Master thesis defense by Loui Nørgaard Wentzel

21 February 2020 kl. 15:00

Using Machine Learning on electron identification and energy regression in the forward region in ATLAS

ONLINE PhD Defense: Freja Thoresen

30 April 2020 kl. 11:00

Title: Pseudorapidity dependence of long-range correlations

Bachelor thesis defense by Frederik Sebastian Kehn Jensen

27 August 2020 kl. 11:00

Title: Statistical stability study of multiparticle cumulants in small collision systems at the LHC
Abstract: For many years, one of the primary phenomena for investigating Quark-Gluon Plasma is by the anisotropic flow. Multi-particle cumulant has provided a valid and stable method for flow analysis in the heavy-ion collision. The statistical dependence and stability have not yet been explored when applied in smaller collisions systems, such as proton-proton collisions. This thesis makes use of a Toy Monte Carlo model to simulate low multiplicity collision (events) with known generated elliptic flow. A...

Master thesis defense by Helle K. Leerberg

28 August 2020 kl. 14:00

Title: Higgs decay to Zγ - A study of efficiency

Abstract: This thesis presents a novel approach to improve the Higgs boson selection from the H → Zγ decay presented in the ATLAS article "Searches for the Zγ decay mode of the Higgs boson and for new high-mass resonances in pp collisions at sqrt{s}=13 TeV with the ATLAS detector". The improvement is performed using Machine Learning (ML) models on Monte Carlo (MC) data from the ATLAS experiment simulating collisions at the Large Hadron Collider at CERN. The H → Z...

Master thesis defense by Joachim Carlo Kristian Hansen

28 August 2020 kl. 14:00

Title: Flow fluctuations and flow correlations with Event Shape Engineering at the Large Hadron Collider

Abstract: This thesis aims to summarize the exploration of the properties of Quark-Gluon Plasma (QGP) using anisotropic flow at the CERN Large Hadron Collider. The QGP properties are investigated in Pb-Pb collisions at 5.02 TeV and Xe-Xe collisions at 5.44 TeV. In particular, the fluctuations of elliptic flow subject to the popular technique Event Shape Engineering (ESE) is investigated. The measurements show that ESE might not select only in the initial eccentricity, but also receive contributions from e...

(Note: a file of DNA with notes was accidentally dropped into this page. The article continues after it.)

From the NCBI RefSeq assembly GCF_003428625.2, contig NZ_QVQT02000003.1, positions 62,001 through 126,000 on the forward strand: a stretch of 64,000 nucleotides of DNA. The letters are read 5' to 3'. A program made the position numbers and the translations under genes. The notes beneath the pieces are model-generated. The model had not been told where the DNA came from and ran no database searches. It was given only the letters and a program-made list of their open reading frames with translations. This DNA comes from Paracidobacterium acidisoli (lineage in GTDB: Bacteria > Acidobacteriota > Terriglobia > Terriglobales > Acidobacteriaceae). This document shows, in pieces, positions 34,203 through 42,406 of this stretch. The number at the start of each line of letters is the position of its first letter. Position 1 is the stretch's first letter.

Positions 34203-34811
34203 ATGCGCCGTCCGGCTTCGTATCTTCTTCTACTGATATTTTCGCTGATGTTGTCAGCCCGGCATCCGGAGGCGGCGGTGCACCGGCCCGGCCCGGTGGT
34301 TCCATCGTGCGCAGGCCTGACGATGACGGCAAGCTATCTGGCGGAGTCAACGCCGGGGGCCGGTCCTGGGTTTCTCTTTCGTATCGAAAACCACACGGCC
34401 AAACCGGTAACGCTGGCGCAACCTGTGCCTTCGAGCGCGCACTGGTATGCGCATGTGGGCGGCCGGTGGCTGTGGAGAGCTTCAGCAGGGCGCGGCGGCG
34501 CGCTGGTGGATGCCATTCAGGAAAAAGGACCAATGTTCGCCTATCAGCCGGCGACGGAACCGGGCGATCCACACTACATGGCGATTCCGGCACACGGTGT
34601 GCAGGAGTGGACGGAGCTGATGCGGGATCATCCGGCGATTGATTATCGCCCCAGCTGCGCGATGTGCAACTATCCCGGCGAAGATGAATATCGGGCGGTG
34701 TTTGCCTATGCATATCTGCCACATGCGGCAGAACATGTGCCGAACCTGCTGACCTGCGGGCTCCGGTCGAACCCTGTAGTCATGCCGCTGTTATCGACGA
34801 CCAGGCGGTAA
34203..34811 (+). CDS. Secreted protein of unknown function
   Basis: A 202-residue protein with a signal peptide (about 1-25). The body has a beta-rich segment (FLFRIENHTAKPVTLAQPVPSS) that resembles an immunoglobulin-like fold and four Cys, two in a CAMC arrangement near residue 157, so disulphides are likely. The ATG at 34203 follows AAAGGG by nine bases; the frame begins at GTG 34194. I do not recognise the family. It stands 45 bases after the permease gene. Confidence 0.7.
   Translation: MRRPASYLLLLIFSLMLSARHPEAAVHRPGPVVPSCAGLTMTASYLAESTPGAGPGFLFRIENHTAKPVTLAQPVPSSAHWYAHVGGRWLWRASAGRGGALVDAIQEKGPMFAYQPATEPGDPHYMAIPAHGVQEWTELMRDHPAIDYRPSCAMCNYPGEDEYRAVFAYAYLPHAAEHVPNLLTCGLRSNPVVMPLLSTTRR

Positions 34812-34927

Master thesis defense by Molly Hjort Jensen

18 September 2020 kl. 10:00

Title: Performance study of the dual-readout calorimeter in a multi-particle environment 
Abstract: The Future Circular Collider (FCC) study has proposed a new highest-luminosity high-energy electron-position (FCC-ee) collider. This would allow for unprecedented precision measurements running at among other the Z pole (91.2 GeV). For this collider, the IDEA detector concept including a dual-readout (DR) calorimeter was developed. This fibre-based sampling calorimeter measures scintillation and Cerenkov radiation simultaneously, such that the degree of non-compensation on an event-by-event basi...

Master thesis defense by Kunal Gautam

18 September 2020 kl. 13:00

Title: Flavour Identification Techniques

Development of algorithms for tagging of b- and c- quark for precise measurement of branching fractions of Higgs boson produced in electron-positron collisions

Abstract: The thesis reports on the study and implementation of flavour identification algorithms to distinguish the hadronic decay channels of the Higgs boson. The study has been performed in an environment compatible with proposed future e+e− circular colliders like the Future Circular Collider (FCC).